Crawford's Sair Strait.
Chapter I.

Alexander Crawford sat reading a book which he studied frequently with a profound interest. Not the Bible: that volume had indeed its place of honor in the room, but the book Crawford read was a smaller one; it was stoutly bound and secured by a brass lock, and it was all in manuscript. It was his private ledger, and it contained his bank account. Its contents seemed to give him much solid satisfaction; and when at last he locked the volume and replaced it in his secretary, it was with that careful respect which he considered due to the representative of so many thousand pounds.

He was in a placid mood, and strangely inclined to retrospection. Thoughtfully fingering the key which locked up the record of his wealth, he walked to the window and looked out. It was a dreary prospect of brown moor and gray sea, but Crawford loved it. The bare land and the barren mountains was the country of the Crawfords. He had a fixed idea that it always had been theirs, and whenever he told himself--as he did this night--that so many acres of old Scotland were actually his own, he was aggressively a Scotchman.

"It is a bonnie bit o' land," he murmured, "and I hae done as my father Laird Archibald told me. If we should meet in another warld I'll be able to gie a good account o' Crawford and Traquare. It is thirty years to-night since he gave me the ring off his finger, and said, 'Alexander, I am going the way o' all flesh; be a good man, and grip tight.' I hae done as he bid me; there is L80,000 in the Bank o' Scotland, and every mortgage lifted. I am vera weel pleased wi' mysel' to-night. I hae been a good holder o' Crawford and Traquare."

His self-complacent reflections were cut short by the entrance of his daughter. She stood beside him, and laid her hand upon his arm with a caressing gesture. No other living creature durst have taken that liberty with him; but to Crawford his daughter Helen was a being apart from common humanity. She was small, but very lovely, with something almost Puritanical in her dainty, precise dress and carefully snooded golden hair.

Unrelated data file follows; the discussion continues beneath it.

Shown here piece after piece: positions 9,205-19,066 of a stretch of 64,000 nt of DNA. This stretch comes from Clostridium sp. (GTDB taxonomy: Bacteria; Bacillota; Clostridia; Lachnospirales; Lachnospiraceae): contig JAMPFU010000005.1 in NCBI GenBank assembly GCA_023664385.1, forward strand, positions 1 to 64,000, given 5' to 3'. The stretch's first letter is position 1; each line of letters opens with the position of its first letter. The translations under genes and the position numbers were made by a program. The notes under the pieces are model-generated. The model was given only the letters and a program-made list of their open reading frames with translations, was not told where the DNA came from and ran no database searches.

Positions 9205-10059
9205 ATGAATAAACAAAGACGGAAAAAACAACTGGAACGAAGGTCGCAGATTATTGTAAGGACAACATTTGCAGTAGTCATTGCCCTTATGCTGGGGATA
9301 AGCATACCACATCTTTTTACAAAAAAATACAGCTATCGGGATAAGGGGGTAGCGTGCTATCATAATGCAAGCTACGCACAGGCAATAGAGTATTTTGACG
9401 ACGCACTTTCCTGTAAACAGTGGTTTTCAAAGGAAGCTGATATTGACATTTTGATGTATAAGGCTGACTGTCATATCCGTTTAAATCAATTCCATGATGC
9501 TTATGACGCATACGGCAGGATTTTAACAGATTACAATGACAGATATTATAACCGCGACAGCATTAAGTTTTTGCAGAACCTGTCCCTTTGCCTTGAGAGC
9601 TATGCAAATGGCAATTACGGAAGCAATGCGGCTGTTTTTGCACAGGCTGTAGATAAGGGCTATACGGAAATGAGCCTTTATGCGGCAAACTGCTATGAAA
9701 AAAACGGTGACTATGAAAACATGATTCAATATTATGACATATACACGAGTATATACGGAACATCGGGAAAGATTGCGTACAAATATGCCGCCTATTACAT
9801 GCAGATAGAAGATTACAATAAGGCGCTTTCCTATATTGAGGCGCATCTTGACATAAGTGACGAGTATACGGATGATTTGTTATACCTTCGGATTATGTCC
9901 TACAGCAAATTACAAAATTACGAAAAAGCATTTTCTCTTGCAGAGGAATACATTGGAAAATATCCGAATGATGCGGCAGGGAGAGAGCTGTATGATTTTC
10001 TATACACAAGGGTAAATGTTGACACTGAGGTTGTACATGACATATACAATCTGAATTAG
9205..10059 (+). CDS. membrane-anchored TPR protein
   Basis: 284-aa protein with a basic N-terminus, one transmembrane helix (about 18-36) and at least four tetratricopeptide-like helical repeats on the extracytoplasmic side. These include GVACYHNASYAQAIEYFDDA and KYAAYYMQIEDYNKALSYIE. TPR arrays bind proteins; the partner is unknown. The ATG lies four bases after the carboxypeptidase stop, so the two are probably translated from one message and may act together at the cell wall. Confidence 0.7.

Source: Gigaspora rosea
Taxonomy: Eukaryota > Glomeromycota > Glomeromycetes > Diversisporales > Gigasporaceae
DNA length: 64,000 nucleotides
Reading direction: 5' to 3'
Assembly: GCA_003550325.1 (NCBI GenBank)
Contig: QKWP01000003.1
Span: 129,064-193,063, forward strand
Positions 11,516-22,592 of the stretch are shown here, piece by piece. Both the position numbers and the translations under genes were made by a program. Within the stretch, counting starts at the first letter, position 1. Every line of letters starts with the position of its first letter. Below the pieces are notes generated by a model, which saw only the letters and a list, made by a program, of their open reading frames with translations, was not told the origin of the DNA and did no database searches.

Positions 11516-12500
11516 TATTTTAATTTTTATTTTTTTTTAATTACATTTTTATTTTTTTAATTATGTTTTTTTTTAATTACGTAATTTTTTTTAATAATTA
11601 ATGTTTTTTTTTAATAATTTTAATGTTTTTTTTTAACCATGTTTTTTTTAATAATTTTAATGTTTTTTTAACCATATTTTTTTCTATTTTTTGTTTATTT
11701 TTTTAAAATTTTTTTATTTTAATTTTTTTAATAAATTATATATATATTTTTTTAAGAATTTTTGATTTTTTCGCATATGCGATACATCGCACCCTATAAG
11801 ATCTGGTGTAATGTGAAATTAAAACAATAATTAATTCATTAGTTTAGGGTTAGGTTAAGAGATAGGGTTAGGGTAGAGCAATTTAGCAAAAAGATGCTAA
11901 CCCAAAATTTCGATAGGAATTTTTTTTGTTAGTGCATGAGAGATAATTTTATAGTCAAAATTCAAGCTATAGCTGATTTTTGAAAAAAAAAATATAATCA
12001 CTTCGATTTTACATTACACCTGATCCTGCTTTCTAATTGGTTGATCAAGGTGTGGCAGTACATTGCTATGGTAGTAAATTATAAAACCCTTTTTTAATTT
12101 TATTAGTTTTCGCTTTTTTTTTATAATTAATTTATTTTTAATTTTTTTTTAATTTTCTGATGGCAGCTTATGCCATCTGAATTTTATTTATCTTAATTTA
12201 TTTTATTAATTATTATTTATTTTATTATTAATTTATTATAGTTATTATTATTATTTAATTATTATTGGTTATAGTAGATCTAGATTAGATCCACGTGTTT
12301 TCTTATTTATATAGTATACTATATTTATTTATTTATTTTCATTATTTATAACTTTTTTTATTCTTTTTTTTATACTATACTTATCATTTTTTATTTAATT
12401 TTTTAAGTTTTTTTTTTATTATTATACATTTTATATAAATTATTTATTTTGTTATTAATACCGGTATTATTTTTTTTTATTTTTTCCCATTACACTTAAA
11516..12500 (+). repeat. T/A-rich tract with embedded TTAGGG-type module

"Helen, my bird."

"Colin is coming home. I have just had a letter from him. He has taken high honors in Glasgow. We'll both be proud of Colin, father."

"What has he done?"

"He has written a prize poem in Latin and Greek, and he is second in mathematics."

"Latin and Greek! Poor ghostlike languages that hae put off flesh and blood lang syne. Poetry! Warse than nonsense! David and Solomon hae gien us such sacred poetry as is good and necessary; and for sinfu' love verses and such vanities, if Scotland must hae them, Robert Burns is mair than enough. As to mathematics, there's naething against them. A study that is founded on figures is to be depended upon; it has nae flights and fancies. You ken what you are doing wi' figures. When is this clever fellow to be here?"

"He is coming by the afternoon packet to-morrow. We must send the carriage to meet it, for Colin is bringing a stranger with him. I came to ask you if I must have the best guest-room made ready."

"Wha for?"

"He is an English gentleman, from London, father."

"And you would put an Englishman in the room where the twa last Stuarts slept? I'll not hear tell o' it. I'm not the man to lift a quarrel my fathers dropped, but I'll hae no English body in Prince Charlie's room. Mind that, noo! What is the man's name?"